When I first moved to the city in the early 90′s, one of the first places that freaked me out…as in get-me-out-of-here-I’m-about-to-get-beat-up freaked out…was Union Square. It was a nasty place with a bunch of smack addicts trying to figure out if you were the avenue to their next fix. A few smack addicts still hang out here, but the Square has been cleaned up tremendously. It is home to one of the best farmer’s markets in the country, there’s a fantastic playground for the kids and there are plans for a new restaurant in the pavilion, though they keep getting scuttled by one group or another. So this is Union Square now…how did it get here?When surveyors were working to carry out the Commissioners’ Plan of 1811 (the one that created Manhattan’s grid), they realized that the Bloomingdale Road (Broadway) cut at a strange angle just north of Bowery which would have made development difficult. They decided a square would solve this problem, so the city turned this former potter’s field into a commons for the public called Union Place. By 1832, the park was finished and surrounded by empty lots.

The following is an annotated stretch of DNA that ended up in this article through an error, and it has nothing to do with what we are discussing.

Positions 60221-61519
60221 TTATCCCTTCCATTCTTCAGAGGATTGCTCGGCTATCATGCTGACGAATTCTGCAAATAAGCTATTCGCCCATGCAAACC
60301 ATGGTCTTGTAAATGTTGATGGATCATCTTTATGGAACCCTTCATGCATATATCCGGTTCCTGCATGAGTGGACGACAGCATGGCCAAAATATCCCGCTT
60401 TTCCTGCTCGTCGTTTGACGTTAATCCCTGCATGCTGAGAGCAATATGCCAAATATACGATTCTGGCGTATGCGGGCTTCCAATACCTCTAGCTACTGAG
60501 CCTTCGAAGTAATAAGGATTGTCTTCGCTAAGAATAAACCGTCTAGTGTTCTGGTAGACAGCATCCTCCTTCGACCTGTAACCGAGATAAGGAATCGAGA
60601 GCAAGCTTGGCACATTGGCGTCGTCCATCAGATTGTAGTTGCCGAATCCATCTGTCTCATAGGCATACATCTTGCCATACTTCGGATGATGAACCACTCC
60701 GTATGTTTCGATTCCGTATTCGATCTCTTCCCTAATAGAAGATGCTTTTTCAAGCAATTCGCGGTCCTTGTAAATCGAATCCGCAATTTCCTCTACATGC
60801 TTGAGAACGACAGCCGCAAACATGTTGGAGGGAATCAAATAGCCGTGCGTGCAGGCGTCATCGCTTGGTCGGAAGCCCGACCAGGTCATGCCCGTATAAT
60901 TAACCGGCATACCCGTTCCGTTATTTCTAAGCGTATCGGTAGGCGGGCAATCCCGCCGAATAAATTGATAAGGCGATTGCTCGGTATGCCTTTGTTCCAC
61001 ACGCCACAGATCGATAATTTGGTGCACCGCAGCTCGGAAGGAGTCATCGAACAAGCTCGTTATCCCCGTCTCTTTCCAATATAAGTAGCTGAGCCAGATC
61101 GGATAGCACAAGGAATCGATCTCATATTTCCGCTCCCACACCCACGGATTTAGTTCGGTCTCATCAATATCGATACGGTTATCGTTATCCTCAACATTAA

An enterprising gentleman named Samuel Ruggles (developer of Gramercy Park) got 50 year leases on almost all of them and went to work. He convinced the park’s commission to expand the plaza up to 17th Street to the north and extend University Place to form a western border to the park. He sunk his own money into sidewalks and curbs to make the lots more attractive and then did some more convincing to get the Board of Aldermen to enclose and grade the park and re-name it Union Square. Once satisfied with his hard work and cajoling, he sold off most of his leases and built himself a mansion with the proceeds.
Beautifully planted and surrounded by mansions, Union Square functioned as a gateway to the city in the early years. It was home to the city’s elite until just after the Civil War when the ultra-fashionable areas began to creep uptown. In 1871, the city commissioned Calvert Vaux and Frederic Law Olmstead to redesign the park where they widened the sidewalks, created attractive pebble paths for strolling and a large plaza with viewing stand for public meetings, parades, rallies and protests. In fact, Union Square was the site of the very first Labor Day celebration on September 5th, 1882. For the rest of the 19th century, the area surrounding Union Square remained a chic and fashionable shopping and theater district.
But, that all changed and Olmstead and Vaux’s redesign landed in the proverbial “File 13.” Check back Friday morning for Union Square. Now.